The organization representatives can also agree on the global convention that consumers can use to programmatically reach and access data products. And this could, for example, mean relying on a convention for accessing paths that are logically structured, as let’s say, sub-directories of a shared cloud storage service, like as three Azure Data Lake or Google Storage or any other convention, basically. The organization can also agree on a global security approach to make sure that data product has a defined service account or an identity account in the global access control system to provide a security boundary and effective policies with fine-grained permissions. They’re required for working with resources and other data products. Data products should also have defined and monitored SLO’s, Service Level Objectives, for things like availability, throughput, refresh frequency response time, and also provide an SLO indicating how accurate the data is compared to the events that actually happened in reality.
And this can be measured as an error rate, on a number of missing entries, percentage of non Percival data files or anything else they can accurately tell us whether the data is trustworthy for the end users of the data product. Providing data lineage as metadata also really helps tracing back to from errors to their root cause.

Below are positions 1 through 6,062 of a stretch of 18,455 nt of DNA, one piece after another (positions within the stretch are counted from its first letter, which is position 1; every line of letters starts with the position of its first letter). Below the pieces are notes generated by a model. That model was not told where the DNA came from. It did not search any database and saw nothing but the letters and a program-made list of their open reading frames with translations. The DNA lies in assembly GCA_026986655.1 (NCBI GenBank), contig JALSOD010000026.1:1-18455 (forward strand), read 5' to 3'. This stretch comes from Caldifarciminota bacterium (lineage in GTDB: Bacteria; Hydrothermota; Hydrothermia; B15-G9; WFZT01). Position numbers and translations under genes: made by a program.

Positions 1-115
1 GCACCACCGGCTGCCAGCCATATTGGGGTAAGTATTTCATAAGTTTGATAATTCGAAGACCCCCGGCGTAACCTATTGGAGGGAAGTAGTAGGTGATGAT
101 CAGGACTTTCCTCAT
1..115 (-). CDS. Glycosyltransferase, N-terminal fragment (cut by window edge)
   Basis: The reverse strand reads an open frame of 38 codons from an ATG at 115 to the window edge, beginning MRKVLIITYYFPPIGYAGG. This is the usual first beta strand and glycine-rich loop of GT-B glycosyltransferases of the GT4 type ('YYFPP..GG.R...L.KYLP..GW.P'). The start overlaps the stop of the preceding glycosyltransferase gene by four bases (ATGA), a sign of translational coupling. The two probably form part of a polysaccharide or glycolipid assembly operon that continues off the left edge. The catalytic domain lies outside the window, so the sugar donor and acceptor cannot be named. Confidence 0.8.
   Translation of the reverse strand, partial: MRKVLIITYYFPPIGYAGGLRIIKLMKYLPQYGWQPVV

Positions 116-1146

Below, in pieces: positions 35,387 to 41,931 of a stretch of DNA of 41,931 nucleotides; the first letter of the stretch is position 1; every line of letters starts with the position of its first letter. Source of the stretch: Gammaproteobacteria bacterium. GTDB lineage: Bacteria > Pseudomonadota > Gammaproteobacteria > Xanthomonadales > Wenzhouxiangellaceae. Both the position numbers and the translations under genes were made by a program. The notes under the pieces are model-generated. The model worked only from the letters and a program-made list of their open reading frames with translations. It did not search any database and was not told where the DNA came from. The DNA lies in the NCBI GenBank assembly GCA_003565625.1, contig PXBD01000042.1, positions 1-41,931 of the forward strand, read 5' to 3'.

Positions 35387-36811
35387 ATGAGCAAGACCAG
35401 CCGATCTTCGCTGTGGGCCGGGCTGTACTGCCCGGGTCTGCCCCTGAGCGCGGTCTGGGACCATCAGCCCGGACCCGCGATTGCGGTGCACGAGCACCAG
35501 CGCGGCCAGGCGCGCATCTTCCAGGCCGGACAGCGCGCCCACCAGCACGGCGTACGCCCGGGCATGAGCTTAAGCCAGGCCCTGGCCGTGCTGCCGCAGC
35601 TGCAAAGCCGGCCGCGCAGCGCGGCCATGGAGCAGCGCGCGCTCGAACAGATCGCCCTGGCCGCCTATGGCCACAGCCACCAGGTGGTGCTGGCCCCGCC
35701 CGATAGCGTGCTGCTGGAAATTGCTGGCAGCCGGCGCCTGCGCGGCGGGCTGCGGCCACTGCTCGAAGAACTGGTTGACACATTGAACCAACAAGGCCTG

Another important aspect to define is which approaches can be used within the organization to make sure data products can be freely composable and globally interoperable and data can be passed as an input from one of the data products when it becomes its output. So this can be enabled by using open standards, by providing multiple mechanisms, to serve the data to consumers, according to what they need. This can mean agreeing on the communication standards, such as response and request, file formats structure, and other dataset conventions, or using commonly accepted formats and supporting them across all data products. Here is a cheat sheet that you can use to guide you through the questions you need to ask yourself when thinking about the products and the core principles. So now that we have a high level view of domains and data products with inputs and outputs and their relationships, we can try to understand which domain agnostic, operational functionality is common for a data product and can be abstracted away into their shared infrastructure platform. And to help us through this, we can zoom into which types of workloads, different data products perform.